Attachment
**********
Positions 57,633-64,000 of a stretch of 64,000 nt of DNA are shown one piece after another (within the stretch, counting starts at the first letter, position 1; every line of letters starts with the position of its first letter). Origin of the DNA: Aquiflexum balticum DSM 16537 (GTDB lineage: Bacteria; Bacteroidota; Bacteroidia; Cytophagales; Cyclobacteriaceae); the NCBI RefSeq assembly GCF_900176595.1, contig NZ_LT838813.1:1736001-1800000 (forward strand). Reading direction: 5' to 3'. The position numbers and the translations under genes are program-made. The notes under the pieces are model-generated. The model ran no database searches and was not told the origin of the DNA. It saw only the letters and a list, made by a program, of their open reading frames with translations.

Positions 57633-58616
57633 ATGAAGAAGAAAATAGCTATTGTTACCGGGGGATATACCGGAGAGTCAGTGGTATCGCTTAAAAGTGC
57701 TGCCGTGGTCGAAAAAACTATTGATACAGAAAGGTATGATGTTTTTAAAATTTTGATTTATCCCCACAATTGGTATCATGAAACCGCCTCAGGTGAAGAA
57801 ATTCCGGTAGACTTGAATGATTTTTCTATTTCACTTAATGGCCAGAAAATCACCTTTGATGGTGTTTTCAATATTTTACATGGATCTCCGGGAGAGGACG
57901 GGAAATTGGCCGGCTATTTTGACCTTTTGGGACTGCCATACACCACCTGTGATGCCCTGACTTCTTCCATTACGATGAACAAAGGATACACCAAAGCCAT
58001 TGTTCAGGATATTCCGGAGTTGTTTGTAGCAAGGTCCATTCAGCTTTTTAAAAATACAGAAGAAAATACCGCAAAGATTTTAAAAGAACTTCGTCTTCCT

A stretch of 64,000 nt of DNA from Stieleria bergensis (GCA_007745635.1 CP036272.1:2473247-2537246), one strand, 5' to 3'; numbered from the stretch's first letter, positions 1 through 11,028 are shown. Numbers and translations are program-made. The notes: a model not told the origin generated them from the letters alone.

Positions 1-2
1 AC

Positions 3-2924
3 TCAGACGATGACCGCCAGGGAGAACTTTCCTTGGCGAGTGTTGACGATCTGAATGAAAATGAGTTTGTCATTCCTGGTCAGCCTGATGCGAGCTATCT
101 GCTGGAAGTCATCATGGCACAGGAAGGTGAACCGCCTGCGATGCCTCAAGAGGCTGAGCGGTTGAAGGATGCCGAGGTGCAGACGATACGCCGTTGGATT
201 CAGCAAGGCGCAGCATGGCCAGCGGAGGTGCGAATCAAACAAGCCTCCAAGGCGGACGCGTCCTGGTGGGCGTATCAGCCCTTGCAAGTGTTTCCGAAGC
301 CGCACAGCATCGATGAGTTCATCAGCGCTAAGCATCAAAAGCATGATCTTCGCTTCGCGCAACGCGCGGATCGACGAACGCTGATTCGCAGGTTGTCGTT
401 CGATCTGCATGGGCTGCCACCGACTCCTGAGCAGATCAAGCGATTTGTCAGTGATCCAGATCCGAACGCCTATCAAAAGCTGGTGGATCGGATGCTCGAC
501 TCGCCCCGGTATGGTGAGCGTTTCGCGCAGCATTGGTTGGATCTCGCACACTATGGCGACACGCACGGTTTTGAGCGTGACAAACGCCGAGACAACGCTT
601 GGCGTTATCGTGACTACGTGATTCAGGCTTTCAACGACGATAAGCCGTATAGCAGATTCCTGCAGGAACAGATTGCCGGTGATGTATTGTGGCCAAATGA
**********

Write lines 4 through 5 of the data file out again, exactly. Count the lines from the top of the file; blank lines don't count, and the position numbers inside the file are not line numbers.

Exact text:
57701 TGCCGTGGTCGAAAAAACTATTGATACAGAAAGGTATGATGTTTTTAAAATTTTGATTTATCCCCACAATTGGTATCATGAAACCGCCTCAGGTGAAGAA
57801 ATTCCGGTAGACTTGAATGATTTTTCTATTTCACTTAATGGCCAGAAAATCACCTTTGATGGTGTTTTCAATATTTTACATGGATCTCCGGGAGAGGACG